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That #wonderful world of Bookstagram

Appealing: A book displayed in cozy boho retro style   | Photo Credit: Getty Images/iStock

Every evening, when Mridula Gupta returns home from her job at a digital marketing company in Pune, she either spends her time reading books or setting up perfect flat lays featuring books to post on Instagram. In all her photos, the books sit snugly on her favourite prop, an ochre-coloured sweater, amid white roses, scribbled notes, elaborate bookmarks, and coffee cups with latte art.

Gupta, 26, is particular about the colour scheme of her photos — she prefers “warm filters with yellow hues”. It takes her at least three-four hours to curate a week’s worth of photos. “Instagram is a visual medium, so photography is important,” she says. “Apart from the books, of course.”

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Gupta is one of the thousands jostling for space on ‘Bookstagram’. In this world, books are not just markers of intellect but importantly, objects of art. Book lovers post almost exclusively about books, often throwing in tousled sheets and dainty tea cups into their photos for good measure, all to attract an audience. Once bookstagrammers crack the code of popularity, their ‘followers’ multiply. Followers become their ammunition to approach publishers and request them for books to review for free.

“Numbers really matter,” says Gupta, who took three years to get nearly 10K followers. “Publishers first ask you how many followers you have, how many people see your ‘stories’. Only then do they give you books to review. But once you have

An image from the Instagram profile of Mridula Gupta.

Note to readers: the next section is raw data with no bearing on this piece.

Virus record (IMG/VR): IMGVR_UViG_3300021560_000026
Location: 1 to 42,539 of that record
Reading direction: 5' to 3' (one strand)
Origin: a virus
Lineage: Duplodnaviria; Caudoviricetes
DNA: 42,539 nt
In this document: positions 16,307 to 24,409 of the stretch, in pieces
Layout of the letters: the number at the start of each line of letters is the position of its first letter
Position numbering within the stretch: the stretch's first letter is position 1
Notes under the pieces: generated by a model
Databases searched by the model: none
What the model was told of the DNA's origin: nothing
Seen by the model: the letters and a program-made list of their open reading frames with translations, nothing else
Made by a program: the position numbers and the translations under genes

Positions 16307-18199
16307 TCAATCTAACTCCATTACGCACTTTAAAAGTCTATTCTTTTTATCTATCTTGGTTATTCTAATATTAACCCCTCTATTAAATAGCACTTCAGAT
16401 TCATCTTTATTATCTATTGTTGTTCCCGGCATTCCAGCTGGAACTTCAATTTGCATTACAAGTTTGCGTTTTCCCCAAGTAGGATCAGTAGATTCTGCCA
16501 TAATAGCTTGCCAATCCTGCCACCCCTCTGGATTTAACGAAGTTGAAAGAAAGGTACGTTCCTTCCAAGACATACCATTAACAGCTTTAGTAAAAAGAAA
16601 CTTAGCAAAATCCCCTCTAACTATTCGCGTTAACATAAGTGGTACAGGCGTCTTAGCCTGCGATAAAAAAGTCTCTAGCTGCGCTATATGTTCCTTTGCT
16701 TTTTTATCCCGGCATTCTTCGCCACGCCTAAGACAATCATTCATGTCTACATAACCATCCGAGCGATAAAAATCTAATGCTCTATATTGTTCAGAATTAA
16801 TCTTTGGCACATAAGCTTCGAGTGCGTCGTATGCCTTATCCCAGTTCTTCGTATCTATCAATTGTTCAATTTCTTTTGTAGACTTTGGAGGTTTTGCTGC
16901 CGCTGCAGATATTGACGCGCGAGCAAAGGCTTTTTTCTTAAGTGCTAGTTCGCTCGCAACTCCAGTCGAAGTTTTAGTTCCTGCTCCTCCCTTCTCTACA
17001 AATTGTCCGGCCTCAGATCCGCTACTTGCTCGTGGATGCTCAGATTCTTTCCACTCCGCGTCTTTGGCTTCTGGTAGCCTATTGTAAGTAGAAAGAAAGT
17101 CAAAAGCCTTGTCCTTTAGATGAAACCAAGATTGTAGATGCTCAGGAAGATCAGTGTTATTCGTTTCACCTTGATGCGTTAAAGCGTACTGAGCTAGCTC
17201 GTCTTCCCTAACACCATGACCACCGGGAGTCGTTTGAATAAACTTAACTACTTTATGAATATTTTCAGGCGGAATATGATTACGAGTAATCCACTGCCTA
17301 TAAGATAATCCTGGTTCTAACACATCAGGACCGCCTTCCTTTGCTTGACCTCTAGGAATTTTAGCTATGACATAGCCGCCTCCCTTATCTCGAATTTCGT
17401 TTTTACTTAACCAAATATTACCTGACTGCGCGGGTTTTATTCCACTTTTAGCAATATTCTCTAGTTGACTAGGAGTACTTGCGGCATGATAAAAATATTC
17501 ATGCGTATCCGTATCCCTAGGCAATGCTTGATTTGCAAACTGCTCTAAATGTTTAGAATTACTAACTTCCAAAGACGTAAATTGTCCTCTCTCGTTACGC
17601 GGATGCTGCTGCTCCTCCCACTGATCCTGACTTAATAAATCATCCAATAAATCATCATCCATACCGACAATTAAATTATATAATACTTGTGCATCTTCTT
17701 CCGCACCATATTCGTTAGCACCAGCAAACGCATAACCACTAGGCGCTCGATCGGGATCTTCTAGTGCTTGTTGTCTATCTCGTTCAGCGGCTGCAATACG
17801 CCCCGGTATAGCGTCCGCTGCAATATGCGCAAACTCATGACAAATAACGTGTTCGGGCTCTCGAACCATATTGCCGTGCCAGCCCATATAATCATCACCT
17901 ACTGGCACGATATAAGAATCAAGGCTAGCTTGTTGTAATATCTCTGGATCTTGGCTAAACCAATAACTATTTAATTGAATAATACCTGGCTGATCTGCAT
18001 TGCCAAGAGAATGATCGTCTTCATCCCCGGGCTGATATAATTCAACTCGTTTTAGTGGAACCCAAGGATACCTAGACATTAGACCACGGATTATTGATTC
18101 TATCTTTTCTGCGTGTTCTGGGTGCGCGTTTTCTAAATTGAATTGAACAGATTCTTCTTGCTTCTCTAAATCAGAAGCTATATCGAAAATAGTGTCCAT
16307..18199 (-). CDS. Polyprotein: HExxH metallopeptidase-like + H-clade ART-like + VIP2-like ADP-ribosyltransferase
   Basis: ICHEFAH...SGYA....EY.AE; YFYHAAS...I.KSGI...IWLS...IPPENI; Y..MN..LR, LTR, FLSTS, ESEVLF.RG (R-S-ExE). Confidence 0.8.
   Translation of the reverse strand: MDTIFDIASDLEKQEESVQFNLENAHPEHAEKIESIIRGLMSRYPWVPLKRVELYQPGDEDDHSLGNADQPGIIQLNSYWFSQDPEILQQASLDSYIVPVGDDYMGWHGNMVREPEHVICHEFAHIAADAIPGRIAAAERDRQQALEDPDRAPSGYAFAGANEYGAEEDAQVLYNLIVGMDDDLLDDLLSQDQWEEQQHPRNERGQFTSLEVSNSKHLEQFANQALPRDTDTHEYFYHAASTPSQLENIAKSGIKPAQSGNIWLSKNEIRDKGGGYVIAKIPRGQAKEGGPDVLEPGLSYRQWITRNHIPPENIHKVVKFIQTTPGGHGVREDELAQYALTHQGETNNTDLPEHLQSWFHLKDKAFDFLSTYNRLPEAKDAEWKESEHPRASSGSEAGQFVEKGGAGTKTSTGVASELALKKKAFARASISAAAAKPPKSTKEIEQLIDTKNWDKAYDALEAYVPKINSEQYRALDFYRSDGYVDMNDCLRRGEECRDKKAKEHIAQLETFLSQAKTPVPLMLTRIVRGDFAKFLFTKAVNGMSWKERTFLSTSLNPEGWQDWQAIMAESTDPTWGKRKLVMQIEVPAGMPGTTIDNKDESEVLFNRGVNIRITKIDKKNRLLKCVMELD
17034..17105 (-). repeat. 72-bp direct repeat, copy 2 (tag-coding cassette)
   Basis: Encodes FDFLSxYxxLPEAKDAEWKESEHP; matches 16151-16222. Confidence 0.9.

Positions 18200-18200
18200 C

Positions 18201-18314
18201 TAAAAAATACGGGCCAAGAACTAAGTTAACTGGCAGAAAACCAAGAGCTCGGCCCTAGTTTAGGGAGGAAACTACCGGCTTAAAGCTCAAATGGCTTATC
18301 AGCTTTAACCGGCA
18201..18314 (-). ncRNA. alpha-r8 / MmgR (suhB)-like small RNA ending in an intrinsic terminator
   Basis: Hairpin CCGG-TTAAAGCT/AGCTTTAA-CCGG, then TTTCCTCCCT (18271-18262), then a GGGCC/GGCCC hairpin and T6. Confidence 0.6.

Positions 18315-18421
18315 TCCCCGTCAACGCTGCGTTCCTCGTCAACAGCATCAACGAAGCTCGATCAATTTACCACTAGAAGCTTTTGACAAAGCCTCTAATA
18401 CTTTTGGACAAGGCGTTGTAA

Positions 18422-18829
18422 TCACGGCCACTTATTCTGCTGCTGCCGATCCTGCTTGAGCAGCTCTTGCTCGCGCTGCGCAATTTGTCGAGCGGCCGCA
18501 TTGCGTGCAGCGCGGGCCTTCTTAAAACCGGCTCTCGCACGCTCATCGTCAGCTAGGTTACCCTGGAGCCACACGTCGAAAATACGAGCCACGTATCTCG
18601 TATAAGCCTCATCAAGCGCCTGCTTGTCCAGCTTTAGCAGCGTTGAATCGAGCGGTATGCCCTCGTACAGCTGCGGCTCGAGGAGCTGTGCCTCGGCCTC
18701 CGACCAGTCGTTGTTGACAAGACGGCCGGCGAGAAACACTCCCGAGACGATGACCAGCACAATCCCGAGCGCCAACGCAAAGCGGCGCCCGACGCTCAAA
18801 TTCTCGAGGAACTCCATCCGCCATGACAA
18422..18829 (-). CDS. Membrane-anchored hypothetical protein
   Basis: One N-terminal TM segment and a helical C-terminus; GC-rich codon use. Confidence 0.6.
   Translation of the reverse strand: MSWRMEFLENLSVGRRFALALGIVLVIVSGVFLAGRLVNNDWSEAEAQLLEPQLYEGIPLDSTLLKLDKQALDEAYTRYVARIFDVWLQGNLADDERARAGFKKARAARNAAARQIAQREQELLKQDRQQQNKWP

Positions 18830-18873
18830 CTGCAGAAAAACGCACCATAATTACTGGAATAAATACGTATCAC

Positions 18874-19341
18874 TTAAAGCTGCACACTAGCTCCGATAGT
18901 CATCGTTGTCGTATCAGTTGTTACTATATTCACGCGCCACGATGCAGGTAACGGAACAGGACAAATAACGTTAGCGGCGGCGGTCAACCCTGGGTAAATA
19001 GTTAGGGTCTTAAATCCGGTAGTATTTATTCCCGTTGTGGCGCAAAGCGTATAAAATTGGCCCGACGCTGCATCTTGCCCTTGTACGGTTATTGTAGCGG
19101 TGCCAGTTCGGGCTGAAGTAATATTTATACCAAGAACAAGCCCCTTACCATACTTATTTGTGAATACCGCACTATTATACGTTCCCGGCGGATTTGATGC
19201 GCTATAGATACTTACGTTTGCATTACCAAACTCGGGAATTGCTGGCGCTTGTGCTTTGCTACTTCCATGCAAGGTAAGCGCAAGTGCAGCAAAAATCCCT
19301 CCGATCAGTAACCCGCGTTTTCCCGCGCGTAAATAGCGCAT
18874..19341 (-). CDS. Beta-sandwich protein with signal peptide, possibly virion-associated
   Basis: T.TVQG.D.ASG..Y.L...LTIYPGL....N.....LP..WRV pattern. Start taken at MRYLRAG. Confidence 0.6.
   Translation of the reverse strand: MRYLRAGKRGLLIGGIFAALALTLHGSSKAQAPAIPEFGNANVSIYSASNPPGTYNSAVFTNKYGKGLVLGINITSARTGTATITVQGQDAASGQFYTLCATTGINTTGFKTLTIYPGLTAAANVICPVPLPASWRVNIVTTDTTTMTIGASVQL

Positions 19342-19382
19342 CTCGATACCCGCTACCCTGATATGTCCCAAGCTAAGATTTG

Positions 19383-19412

An image from the Instagram profile of Mridula Gupta.   | Photo Credit: Instagram

built a rapport with them, they send you a list of their new releases every month. And they give you a copy of the book(s) you want. We review the book(s) on Instagram or Twitter or Goodreads or Amazon or our blogs — sometimes on several of these platforms. It’s an unspoken rule that you have to review the book on at least one social media platform.”

Instant connection

Given its obvious appeal and wide reach, #Bookstagram has transformed the way books, especially works of fiction, are marketed, read and reviewed today. Publishers continue to send piles of books to traditional media houses for reviews, but they also spend time collaborating with bibliophiles on various online platforms to promote books in unique ways.

This model combining offline and online mediums is what works today, says Shabnam Srivastava, Deputy General Manager Marketing, HarperCollins India. “Reviews, testimonies and word of mouth matter a lot, whether they’re on community platforms like Goodreads, a marketplace like Amazon, or a tribe-led space of influencers on Instagram,” she says.